Digestive Diseases and Sciences

, Volume 56, Issue 12, pp 3616–3623

Smoking and the Association of Advanced Colorectal Neoplasia in an Asymptomatic Average Risk Population: Analysis of Exposure and Anatomical Location in Men and Women


    • Division of Gastroenterology and the Carole and Ray Neag Cancer Center, Department of MedicineUniversity of Connecticut Health Center
  • Koorosh Moezardalan
    • Division of Gastroenterology, Department of MedicineUniversity of Connecticut Health Center
  • Catherine R. Messina
    • Department of Preventive MedicineStony Brook University
  • Michael Latreille
    • Department of MedicineColumbia University
  • Robert D. Shaw
    • Department of MedicineStony Brook University
Original Article

DOI: 10.1007/s10620-011-1814-8

Cite this article as:
Anderson, J.C., Moezardalan, K., Messina, C.R. et al. Dig Dis Sci (2011) 56: 3616. doi:10.1007/s10620-011-1814-8



Identifying risk factors for advanced colorectal adenomas may aid in colorectal cancer (CRC) screening, especially in light of the American College of Gastroenterology’s recent guidelines, emphasizing cancer prevention through identification and removal of advanced adenomas. Smoking is an important risk factor for advanced adenomas but there is little data regarding levels of exposure for genders.


The aim of this study was to use an existing database to examine the genders separately with respect to exposure level and anatomic location of advanced adenomas. Our database was designed to study smoking in an asymptomatic, screening population. Data included demographics, family history of CRC, smoking exposure (pack-years and years smoked), alcohol, diabetes, medications, exercise and dietary history. We excluded patients with a first degree relative with CRC.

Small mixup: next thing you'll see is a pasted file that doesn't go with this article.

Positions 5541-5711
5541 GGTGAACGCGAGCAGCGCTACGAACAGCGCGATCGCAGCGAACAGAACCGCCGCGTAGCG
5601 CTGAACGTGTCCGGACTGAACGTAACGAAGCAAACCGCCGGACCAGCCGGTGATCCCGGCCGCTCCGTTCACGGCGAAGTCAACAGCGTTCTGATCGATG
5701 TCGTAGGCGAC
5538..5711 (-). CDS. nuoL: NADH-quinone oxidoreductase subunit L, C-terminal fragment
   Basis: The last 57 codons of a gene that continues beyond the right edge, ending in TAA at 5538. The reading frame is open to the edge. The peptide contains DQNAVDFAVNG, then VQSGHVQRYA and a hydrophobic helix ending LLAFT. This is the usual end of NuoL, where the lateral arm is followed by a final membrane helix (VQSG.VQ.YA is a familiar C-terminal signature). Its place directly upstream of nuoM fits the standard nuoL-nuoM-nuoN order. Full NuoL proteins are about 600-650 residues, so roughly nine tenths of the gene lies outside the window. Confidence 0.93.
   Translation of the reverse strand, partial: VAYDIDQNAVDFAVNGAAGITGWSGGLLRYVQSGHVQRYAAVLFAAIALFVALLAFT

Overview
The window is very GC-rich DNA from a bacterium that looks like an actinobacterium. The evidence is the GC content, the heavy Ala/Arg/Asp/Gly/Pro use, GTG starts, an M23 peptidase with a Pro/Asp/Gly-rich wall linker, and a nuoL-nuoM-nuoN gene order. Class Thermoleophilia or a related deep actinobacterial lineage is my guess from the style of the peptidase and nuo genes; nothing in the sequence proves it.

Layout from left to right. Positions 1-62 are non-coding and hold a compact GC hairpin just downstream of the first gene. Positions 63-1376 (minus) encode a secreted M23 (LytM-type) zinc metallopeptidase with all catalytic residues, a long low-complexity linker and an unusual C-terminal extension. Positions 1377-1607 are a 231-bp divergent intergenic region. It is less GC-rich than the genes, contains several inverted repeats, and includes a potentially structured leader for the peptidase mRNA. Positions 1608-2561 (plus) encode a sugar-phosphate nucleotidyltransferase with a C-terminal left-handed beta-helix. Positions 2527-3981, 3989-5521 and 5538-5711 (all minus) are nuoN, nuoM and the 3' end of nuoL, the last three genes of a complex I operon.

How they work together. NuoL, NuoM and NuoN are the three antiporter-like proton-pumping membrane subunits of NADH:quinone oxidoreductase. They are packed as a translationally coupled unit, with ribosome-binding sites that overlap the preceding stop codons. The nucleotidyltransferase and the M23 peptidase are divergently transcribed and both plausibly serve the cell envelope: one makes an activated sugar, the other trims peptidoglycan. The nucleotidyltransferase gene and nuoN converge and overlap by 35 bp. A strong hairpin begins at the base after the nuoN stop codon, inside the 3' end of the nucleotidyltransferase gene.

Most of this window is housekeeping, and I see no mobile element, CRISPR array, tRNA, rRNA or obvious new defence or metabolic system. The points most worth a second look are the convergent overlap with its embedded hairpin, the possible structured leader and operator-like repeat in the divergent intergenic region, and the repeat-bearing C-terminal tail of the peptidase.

Compared to non-smokers, female smokers had an increased risk for advanced adenomas with an exposure of 10–30 pack-years (adjusted odds ratio [AOR] = 4.11; 95% confidence interval [CI], 1.88–9.01) as well as for ≥30 pack-years (AOR = 2.54; 95% CI, 1.08–5.96) while men had an increased risk with smoking ≥30 pack-years (AOR = 3.10; 95% CI, 1.71–5.65). An increased association with smoking was observed for proximal advanced adenomas (AOR = 4.06; 95% CI, 1.62–10.19) and large hyperplastic polyps in women.


Women smokers had an increased risk for advanced adenomas at a lower exposure level and had a greater risk for proximal lesions. These findings may have an impact on CRC screening for women.


SmokingSexAdenomaColonoscopy and mass screening


Recent colorectal cancer (CRC) screening guidelines divide screening tests into preventative, such as colonoscopy, and detection exams [1]. Since the advanced adenoma is the major target for endoscopic detection and removal, identifying risk factors for these neoplastic lesions as opposed to invasive carcinoma may aid in making CRC screening more efficient.